Baseball Ethology: The Behavior of Relief Pitchers

Relief pitchers and "closers" have very high stress jobs. My foray into baseball ethology and my experience studying them, seen on a program called "Closer Kingdom", will air on Fox Sports 1 (FOXS1) on August 9 at 11:30AM and 7PM and on Tuesday August 12 at 10AM. There are many similarities between these very talented athletes and nonhumans living in social groups.

Jackass Penguins Get Pissed Off, Lonely, and Love to Party

African penguins, AKA jackass penguins, have a complex vocal repertoire composed of four basic sounds and two used by juveniles when begging for food.

Bear Saves Drowning Crow at the Budapest Zoo: A Moral Act?

This rescue by a bear of a drowning crow at the Budapest zoo reminded me of a bonobo rescuing a bird at the Twycross Zoo and the well-known case of a Binti Jua saving a boy's life at the Brookfield Zoo. Surely we're not the only occupants of the moral arena.

Lionfish Invite Others to Hunt and Take Turns Dining

Lionfish use a clear action during which "they shimmy their tails and fan out their fins" to recruit others to hunt. Fish who hunt together cooperate and catch bigger meals than each would have caught alone and they take turns sharing food. When fish hunt together they seem to be polite. Fish clearly shouldn't be written off as being dumb, lower, and unfeeling animals.

Dogs Know When They've Been Dissed, and Don't Like It a Bit

A new study shows dogs display jealousy (snapping, getting between their owner and an object) when owners show affection to a stuffed dog, but not when they show affection to nonsocial objects. While some believe dogs and other animals don't display cognitively complex emotions such as jealousy, arguments from evolutionary continuity show this is not a surprising result.

Chimpanzee Smarts Are in the Genes: Bright Folks Bright Kids

Brainpower in chimpanzees follows family lines as it does in humans. Bright parents tend to produce bright kids and the same suites of genes seem to be involved.

Animal Rights, Steven Wise, and Steven Colbert

This five and half minute interview about nonhuman legal rights, filled with humor, laughter, and a good dose of Colbert-like sarcasm, is really a very good one that covers many of the issues that are on the table, including autonomy, personhood, justice, and rights, as lawyer Steven Wise and his co-workers tirelessly fight for legal rights for some nonhuman beings.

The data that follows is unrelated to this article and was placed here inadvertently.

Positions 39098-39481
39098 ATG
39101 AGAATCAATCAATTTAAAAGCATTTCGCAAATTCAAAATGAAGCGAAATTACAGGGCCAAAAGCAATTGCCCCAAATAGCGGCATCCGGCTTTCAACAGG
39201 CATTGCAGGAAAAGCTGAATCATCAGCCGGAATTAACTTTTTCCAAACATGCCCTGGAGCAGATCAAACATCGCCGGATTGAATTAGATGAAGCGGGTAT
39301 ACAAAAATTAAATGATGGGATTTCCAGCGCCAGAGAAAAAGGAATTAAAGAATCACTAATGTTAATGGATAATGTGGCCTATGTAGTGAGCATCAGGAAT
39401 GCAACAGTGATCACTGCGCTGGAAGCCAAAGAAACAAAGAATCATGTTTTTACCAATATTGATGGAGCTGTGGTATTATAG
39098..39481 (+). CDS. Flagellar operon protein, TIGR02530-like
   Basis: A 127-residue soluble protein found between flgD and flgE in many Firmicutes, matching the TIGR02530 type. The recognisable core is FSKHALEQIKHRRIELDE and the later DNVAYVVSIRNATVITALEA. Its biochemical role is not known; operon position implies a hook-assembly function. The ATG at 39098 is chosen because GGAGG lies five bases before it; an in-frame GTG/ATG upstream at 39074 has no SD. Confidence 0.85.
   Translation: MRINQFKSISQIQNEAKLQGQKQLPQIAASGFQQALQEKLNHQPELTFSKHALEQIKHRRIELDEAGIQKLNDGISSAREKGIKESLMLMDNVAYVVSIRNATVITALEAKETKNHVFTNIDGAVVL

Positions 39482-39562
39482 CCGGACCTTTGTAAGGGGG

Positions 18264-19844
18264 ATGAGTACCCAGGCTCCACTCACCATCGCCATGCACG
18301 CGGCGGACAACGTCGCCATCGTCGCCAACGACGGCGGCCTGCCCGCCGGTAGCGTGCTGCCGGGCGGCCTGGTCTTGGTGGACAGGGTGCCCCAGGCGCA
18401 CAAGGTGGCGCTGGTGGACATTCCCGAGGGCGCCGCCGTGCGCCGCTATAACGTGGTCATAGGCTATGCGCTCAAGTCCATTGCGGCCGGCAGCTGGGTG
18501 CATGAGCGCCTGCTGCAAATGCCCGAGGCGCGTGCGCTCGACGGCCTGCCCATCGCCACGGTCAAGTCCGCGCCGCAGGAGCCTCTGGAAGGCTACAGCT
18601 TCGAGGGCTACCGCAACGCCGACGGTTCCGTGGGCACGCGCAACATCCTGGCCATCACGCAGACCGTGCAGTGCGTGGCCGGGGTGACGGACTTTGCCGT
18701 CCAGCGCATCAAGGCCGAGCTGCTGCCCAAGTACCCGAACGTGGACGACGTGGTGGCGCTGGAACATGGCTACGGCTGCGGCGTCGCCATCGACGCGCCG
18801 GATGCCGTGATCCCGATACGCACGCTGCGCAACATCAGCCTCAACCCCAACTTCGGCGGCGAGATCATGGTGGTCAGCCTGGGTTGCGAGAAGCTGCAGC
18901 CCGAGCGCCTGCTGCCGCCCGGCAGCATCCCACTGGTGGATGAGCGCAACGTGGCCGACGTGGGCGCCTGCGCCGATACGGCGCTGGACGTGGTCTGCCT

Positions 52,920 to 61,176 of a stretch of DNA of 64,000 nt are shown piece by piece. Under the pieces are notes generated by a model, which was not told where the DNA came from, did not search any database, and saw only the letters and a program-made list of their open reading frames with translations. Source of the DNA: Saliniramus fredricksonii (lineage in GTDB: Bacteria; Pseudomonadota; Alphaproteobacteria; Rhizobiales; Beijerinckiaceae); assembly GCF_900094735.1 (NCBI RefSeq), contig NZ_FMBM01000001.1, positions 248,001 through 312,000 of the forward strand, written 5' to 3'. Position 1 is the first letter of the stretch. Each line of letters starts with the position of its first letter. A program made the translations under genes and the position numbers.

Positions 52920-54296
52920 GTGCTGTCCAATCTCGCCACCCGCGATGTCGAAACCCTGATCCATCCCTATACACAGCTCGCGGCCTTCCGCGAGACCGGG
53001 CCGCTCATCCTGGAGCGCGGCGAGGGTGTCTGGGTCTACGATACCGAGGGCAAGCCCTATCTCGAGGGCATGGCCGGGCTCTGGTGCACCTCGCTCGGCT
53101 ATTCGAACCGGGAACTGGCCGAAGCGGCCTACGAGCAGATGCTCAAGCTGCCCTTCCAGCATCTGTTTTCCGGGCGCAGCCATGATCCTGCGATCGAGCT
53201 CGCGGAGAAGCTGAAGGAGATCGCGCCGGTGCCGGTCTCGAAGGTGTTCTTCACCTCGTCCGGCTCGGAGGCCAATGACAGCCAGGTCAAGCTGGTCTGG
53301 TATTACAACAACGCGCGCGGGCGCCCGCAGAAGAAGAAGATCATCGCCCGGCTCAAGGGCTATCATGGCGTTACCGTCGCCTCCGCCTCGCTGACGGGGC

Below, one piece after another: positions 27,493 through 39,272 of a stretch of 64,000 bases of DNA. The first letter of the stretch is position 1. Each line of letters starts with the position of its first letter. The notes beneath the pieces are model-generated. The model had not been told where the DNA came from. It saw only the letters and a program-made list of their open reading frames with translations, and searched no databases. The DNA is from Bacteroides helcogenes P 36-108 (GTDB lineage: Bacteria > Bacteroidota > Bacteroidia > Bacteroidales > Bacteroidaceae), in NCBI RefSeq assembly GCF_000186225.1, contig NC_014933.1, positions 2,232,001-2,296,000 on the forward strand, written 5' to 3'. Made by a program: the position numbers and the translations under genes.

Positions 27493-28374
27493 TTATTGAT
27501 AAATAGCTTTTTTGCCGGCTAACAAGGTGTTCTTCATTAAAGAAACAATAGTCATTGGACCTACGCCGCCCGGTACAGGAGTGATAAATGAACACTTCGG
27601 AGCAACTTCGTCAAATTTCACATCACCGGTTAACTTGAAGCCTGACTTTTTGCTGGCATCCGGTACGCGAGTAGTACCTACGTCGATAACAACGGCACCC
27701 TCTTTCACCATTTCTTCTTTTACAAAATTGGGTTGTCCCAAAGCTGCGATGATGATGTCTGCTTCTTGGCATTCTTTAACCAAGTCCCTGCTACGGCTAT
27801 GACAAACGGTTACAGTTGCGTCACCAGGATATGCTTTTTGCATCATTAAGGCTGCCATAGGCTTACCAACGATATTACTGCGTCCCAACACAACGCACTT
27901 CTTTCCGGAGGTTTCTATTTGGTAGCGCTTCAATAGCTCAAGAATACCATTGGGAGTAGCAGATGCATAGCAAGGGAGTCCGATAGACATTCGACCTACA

Which Animal Has Most Changed the Course of History?

In the latest Atlantic magazine, 10 people weigh in on the interesting and challenging question, "Which Animal Has Most Changed the Course of History?" I find their wide-ranging choices, ranging from a captive gorilla, to mockingbirds, to horses, to Martha the last passenger pigeon, to horses, to be fascinating. What do you think and why?

Shark Hunters: A Reprehensible Celebration of Torture

The NBCSN series Shark Hunters premieres today and shows horrific suffering and regrettable celebration of torture and pain. The gratuitous violence directed toward these sentient beings is reprehensible.

The Case for the End of the Modern Zoo: An Important Debate

A recent essay by Benjamin Wallace-Wells in New York Magazine is a good read for discussion about the fate of modern zoos. Just because people leave zoos with some new knowledge or are excited to have seen animals with whom they weren't previously familiar does not mean that they do anything for the animals or their natural homes in the future.

Who's Afraid of "Big Bad Nature"? Far Too Many Kids

Park rangers have observed that a fear of nature is growing in kids and adults. Surely conservation psychologists and conservation social workers can help us along in learning how to overcome the unwilding of youngsters. We also need to "rewild education" to allow youngsters to get out into nature and to get down and dirty. Little would be lost and much would be gained.